As I headed down the run in the direction of the patroller, I made my first toe-side turn, kicking up some sluff as I carved down in the runnels between the car-sized boulders on the run. I was buttering bread as I switched between toe-side to heel-side back to toe-side, my boots flexing gently as needed to keep flowing down the fall line. I popped over some pillows in between carves, floating precariously. I was hoping I landed back seat enough not to tomahawk. I landed like a two-legged goat, barely staying upright in all the fresh snow. I stopped, took a few deep breaths, and then made my way back down the rest of the run lazily, ready to ride the lift and do it all over again, thanks to my boots.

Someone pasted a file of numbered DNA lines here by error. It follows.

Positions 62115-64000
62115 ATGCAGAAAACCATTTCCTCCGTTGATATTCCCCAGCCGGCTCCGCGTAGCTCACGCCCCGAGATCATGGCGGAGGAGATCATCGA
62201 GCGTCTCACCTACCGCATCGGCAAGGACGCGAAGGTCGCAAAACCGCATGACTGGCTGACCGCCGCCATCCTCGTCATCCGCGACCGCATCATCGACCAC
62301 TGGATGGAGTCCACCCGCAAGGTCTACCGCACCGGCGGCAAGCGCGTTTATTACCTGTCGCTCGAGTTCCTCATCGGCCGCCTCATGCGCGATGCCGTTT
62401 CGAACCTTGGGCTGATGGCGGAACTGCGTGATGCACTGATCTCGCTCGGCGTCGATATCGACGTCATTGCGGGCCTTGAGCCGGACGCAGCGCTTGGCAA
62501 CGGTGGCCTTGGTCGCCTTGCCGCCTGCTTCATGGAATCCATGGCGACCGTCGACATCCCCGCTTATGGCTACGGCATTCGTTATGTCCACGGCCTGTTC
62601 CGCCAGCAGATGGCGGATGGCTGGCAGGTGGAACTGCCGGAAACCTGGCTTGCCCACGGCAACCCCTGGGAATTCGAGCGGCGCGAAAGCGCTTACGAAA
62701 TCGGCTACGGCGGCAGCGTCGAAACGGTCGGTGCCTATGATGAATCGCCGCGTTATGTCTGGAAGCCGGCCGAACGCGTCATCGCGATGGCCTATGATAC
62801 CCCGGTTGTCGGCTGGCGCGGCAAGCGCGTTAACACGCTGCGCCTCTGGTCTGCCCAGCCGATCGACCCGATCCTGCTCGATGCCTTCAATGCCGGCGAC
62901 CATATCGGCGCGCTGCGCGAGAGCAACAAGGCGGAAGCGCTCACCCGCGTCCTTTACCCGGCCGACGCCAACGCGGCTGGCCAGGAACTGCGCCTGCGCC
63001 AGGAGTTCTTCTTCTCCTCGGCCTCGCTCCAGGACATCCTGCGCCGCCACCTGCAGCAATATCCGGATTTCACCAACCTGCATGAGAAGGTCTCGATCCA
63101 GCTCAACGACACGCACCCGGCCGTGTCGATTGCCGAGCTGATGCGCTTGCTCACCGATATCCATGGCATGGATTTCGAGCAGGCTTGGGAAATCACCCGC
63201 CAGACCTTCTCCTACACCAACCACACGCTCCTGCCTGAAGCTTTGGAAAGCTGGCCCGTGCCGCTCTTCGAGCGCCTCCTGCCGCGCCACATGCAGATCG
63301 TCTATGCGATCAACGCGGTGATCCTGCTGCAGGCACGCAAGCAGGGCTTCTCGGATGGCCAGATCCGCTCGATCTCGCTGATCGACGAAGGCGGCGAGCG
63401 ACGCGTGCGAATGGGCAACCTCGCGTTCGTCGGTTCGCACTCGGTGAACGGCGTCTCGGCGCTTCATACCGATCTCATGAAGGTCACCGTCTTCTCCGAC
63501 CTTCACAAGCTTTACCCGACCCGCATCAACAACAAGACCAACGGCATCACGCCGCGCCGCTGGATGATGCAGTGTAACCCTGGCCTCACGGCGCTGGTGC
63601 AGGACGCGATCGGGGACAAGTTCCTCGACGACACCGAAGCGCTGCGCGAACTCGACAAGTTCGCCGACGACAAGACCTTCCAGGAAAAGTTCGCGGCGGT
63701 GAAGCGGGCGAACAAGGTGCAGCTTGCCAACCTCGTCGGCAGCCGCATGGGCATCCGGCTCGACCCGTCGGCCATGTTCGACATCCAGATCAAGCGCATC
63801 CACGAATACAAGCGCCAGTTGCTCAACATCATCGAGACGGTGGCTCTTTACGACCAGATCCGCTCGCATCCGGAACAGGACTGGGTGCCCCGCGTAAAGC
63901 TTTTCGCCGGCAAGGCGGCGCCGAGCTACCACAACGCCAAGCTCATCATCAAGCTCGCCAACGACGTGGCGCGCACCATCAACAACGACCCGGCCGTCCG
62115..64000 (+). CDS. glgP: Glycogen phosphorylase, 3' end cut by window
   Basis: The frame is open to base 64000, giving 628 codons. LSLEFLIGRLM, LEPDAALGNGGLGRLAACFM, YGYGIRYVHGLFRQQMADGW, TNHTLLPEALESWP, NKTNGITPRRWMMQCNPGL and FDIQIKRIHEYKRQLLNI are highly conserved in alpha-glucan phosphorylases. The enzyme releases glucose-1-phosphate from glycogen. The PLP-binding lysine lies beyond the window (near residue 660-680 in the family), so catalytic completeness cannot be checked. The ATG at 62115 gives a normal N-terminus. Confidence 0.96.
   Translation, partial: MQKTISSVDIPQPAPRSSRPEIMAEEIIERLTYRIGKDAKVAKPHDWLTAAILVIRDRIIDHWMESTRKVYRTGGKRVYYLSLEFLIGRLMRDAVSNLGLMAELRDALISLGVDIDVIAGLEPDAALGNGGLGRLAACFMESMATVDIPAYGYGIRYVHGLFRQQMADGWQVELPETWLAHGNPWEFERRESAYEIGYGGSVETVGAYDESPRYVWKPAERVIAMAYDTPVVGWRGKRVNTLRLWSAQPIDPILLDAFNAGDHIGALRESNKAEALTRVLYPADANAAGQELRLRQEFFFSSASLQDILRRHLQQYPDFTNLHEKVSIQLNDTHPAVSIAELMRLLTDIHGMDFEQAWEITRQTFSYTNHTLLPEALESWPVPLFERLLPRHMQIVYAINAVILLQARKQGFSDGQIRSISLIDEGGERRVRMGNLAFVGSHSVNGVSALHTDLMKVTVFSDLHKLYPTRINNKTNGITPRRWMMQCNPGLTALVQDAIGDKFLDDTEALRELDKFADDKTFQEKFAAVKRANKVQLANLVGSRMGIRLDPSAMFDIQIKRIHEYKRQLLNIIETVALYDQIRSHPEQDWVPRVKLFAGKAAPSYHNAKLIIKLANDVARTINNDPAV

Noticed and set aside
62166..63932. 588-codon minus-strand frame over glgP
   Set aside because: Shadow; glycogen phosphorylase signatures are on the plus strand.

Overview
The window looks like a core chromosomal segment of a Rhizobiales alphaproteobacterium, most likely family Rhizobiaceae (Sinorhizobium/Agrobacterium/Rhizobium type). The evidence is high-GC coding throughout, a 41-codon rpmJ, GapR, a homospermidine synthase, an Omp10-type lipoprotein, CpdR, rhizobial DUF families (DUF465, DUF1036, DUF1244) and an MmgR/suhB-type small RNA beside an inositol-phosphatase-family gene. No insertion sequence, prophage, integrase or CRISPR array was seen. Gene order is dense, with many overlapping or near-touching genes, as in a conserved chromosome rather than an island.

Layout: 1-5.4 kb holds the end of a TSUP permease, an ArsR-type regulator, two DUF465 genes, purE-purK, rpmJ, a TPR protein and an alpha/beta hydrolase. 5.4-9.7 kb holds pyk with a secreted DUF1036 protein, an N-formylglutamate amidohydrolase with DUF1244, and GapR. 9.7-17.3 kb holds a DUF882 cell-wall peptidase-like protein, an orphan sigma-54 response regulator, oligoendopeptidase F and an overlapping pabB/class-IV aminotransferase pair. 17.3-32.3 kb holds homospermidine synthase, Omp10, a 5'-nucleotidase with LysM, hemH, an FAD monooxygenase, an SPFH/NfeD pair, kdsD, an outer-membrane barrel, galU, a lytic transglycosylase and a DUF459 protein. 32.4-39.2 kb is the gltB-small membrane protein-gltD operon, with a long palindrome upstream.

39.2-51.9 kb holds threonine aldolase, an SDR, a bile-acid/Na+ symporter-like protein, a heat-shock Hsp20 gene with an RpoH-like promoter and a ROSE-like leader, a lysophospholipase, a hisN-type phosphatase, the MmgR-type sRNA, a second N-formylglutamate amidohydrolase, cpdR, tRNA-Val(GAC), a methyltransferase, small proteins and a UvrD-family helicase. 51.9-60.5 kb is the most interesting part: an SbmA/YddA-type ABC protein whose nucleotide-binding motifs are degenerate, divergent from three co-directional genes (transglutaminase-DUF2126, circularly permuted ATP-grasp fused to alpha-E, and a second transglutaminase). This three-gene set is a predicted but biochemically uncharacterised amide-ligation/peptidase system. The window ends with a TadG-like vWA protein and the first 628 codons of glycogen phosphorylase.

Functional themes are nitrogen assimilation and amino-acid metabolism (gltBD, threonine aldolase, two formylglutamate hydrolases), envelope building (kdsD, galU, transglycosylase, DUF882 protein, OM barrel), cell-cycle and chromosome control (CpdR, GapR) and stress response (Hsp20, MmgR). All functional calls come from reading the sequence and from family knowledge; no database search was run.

Value for the money vs. other options
These boots are expensive, no doubt. Honestly, one gets what one pays for. In this case, the price is justified as these boots have lasted me 85 days and will probably last me another season or two. However, the footbeds could be better for what I paid for these boots. When I compare these Burton Photons to other boots for big-footed riders like RIDE Anthems, I think that these boots are more quality constructed from the inclusion of Vibram in the soles to having a Griplite running up the back of the boots and the cushioning in the footbed.
The Burton Photon Snowboard Boots are for the big-footed, burly rider who wants performance above all.